Comments on: If websites don’t cannibalize, how about apps? A slice of lime in the soda Sun, 26 Oct 2014 19:05:02 +0000 hourly 1 By: paintcan Fri, 12 Nov 2010 18:12:55 +0000 Whether any technological innovation destroys the ability of another form of media to make a living doesn’t seem nearly as important as the fact that the shear number of news sites and blogs may have destroyed the credibility of what used to be called “papers of record”.

Perhaps it was only a comforting illusion that Newspapers like the New York Times or the Times of London, could claim that they reported the facts, and actually tried to verify their sources and could be held liable for inaccuracies? At least they attempted to maintain some kind of journalistic integrity. Historians could use newspapers as, at least, one of the sources for their information.

So may websites, news blogs, news feeds etc. don’t seem to be much more than private and spurious bully pulpits for anyone with a bone to pick. Articles written and paid for by the government and that are fed to various papers also undermine their objectivity and independence. I have read articles in this paper or the NYT that state that China wants a Wall Street Journal type of business paper that the Government would insist on editing. That hardly seems like the royal road to objectivity or truth either.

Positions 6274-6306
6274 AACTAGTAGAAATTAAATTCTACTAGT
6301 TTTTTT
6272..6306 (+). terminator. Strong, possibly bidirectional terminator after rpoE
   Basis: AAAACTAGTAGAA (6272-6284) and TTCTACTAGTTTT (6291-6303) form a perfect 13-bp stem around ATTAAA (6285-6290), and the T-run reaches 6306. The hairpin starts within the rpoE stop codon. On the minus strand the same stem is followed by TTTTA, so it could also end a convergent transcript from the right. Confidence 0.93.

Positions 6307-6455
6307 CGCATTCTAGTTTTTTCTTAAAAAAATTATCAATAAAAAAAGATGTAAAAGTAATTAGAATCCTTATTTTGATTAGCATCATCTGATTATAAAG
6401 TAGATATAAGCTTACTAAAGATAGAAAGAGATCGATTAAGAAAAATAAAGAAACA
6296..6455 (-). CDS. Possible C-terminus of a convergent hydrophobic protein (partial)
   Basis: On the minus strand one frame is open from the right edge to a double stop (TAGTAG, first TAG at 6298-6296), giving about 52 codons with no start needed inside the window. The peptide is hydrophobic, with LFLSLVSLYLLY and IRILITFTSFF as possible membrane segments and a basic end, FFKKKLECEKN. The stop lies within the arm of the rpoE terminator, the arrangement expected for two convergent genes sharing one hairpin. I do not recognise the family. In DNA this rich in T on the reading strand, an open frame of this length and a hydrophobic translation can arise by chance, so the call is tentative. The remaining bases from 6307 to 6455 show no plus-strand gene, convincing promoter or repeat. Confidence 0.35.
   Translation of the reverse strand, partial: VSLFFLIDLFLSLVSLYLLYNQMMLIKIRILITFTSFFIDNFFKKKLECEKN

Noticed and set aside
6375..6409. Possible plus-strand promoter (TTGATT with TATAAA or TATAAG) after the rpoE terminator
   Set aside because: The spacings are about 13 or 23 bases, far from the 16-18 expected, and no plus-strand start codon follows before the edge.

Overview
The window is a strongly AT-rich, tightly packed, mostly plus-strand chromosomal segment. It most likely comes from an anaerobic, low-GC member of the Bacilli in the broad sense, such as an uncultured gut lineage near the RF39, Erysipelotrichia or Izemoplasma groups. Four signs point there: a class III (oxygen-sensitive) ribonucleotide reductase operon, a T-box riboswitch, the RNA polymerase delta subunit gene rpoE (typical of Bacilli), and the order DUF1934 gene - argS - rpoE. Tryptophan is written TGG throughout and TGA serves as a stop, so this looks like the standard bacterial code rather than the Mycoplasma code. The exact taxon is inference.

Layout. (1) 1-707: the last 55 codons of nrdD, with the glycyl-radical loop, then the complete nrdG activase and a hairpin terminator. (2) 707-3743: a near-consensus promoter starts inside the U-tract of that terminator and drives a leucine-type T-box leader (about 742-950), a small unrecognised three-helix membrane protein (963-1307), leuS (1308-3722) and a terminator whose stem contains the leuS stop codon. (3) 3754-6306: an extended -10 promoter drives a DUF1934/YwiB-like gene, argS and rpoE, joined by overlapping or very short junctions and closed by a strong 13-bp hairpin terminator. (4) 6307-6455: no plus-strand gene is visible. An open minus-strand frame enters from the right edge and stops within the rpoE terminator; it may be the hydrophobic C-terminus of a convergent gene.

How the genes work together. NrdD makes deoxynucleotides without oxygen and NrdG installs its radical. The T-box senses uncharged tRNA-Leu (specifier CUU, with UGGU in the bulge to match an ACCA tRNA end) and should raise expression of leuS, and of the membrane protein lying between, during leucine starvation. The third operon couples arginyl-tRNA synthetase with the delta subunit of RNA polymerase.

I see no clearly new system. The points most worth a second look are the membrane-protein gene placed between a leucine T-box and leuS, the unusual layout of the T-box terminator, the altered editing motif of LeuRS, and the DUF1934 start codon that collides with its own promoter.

The Iraq war brought us “embedded journalists” (that at least was admitted), but it also brought embedded articles. That was not so readily admitted.

The global village can be drowning in a sea of misinformation. One can even tailor make reality and listen to only those articles and sources that cater to ones preferences and prejudices. It is a form of insanity to cling to one’s point of view and to exclude any point of view that contradicts it.

The media moguls may worry about lost revenue but they should be even more concerned about massive loss of credibility. Restoring credibility may be more difficult than the problem of being able to keep sufficient numbers of reporters to do an adequate job of reporting newsworthy events accurately.

A fly has thousands of eyes but one central “processor” to synthesize that information. The Web is like a fly with billions of eyes and billions of central processors that not only don’t see the same things, but also may not ever be able to agree on the significance of what they are all seeing.

By: richmitch Fri, 12 Nov 2010 17:48:35 +0000 About 5 years ago I saw a prototype for a paper thin video screen that was being touted as the future of newspaper print. Who knows, maybe newspaper print will bite back. New technology landing in the same industry vertical doesn’t have to mean the loss of existing technology. Looks at ships, been around since someone decided to lash several logs together and there is no replacement for them in sight.